Professor Ainsley Newson1, Dr Lisa Dive1
1Sydney Health Ethics, University of Sydney, , Australia
Reproductive genetic carrier screening (RCS) has existed in various forms for over half a century. Originally offered to people with certain ethnic backgrounds or a particular family history, RCS is now becoming much more widely available. It is also being used to screen for a significantly expanded number of recessive or x-linked genetic conditions. This increased reach is occurring through both state-funded screening programs and increased test provision from commercial companies. The wide population offer of RCS tends to be justified on grounds such as enabling reproductive choice and preventing family suffering. However, broadening RCS also gives rise to ethical challenges.
In this paper we highlight ethical considerations arising from what we term the ‘scaling up’ of RCS. Issues in scaling up include gene selection and variant reporting, whether to test on an individual or couples basis, and the communication of results. We argue that there is a need to distinguish between clinical and population health contexts when offering information about carrier status. Further, this distinction is best underpinned by an ethical approach informed by public health ethics in addition to clinical ethics. Public health ethics can help ensure the ethical rollout of wide population RCS by attending to social conditions that can significantly affect people’s capacity to exercise their reproductive autonomy. Moreover, values inherent to ethical public health, such as equity, are essential to underpin ethical population RCS.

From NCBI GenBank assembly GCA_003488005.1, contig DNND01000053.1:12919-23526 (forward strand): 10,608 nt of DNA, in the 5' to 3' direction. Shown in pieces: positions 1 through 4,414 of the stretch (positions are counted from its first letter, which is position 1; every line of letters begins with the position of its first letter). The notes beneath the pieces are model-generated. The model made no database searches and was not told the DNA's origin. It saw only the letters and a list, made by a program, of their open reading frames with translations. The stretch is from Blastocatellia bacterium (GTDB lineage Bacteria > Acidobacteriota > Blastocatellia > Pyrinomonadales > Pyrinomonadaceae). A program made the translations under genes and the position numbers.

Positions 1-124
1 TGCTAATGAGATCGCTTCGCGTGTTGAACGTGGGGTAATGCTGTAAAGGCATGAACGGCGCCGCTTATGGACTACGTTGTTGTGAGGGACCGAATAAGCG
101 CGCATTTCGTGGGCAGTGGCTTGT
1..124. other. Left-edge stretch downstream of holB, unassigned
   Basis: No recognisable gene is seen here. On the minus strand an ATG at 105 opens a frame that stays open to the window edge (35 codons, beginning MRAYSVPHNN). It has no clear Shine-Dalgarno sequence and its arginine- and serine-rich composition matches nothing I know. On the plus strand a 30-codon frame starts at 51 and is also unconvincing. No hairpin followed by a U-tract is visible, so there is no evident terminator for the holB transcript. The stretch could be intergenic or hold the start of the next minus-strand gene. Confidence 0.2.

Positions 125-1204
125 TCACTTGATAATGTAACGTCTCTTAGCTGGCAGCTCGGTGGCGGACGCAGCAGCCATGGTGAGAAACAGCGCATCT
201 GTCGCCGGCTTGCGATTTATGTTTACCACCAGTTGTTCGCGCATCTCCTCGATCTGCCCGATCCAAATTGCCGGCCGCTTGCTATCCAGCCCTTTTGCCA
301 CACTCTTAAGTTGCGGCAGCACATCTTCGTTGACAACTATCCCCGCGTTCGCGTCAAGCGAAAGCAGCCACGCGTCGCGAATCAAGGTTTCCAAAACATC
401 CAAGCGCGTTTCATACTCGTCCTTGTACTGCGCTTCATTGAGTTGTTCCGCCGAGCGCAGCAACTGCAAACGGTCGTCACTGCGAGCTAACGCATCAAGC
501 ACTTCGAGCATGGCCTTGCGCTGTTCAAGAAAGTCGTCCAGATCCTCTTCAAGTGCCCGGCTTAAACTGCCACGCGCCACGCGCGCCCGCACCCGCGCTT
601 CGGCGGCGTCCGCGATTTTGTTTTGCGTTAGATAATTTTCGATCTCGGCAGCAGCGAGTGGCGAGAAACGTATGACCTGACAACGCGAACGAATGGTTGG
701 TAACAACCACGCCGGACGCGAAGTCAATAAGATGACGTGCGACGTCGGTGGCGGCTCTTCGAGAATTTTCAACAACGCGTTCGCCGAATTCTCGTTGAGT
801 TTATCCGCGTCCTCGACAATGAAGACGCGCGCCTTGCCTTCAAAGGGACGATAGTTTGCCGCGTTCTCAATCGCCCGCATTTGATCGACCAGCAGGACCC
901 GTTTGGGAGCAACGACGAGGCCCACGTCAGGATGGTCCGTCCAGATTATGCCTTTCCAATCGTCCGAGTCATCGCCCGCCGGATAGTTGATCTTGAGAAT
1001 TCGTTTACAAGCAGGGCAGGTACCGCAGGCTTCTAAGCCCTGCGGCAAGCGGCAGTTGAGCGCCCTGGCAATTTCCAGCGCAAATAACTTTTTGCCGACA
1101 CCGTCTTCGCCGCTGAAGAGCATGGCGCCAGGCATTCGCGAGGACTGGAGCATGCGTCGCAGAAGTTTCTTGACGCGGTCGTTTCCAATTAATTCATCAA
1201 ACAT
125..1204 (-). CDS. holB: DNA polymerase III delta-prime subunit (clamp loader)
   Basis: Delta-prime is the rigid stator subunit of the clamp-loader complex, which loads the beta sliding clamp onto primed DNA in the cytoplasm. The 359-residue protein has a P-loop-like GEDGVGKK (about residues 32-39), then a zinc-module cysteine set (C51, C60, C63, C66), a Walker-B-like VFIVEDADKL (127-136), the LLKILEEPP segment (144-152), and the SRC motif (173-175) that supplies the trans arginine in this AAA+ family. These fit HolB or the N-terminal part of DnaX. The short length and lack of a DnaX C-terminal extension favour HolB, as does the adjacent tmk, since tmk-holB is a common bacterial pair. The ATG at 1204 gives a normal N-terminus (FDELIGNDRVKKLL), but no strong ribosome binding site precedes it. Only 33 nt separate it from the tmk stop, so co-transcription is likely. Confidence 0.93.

Ainsley Newson is Professor of Bioethics at the University of Sydney. Her research considers how genetic, genomic and reproductive technologies can be used appropriately across the lifespan, to benefit both individuals and populations. Ainsley’s current research projects examine reproductive autonomy, expanded carrier screening, commercial interests in IVF and mitochondrial donation.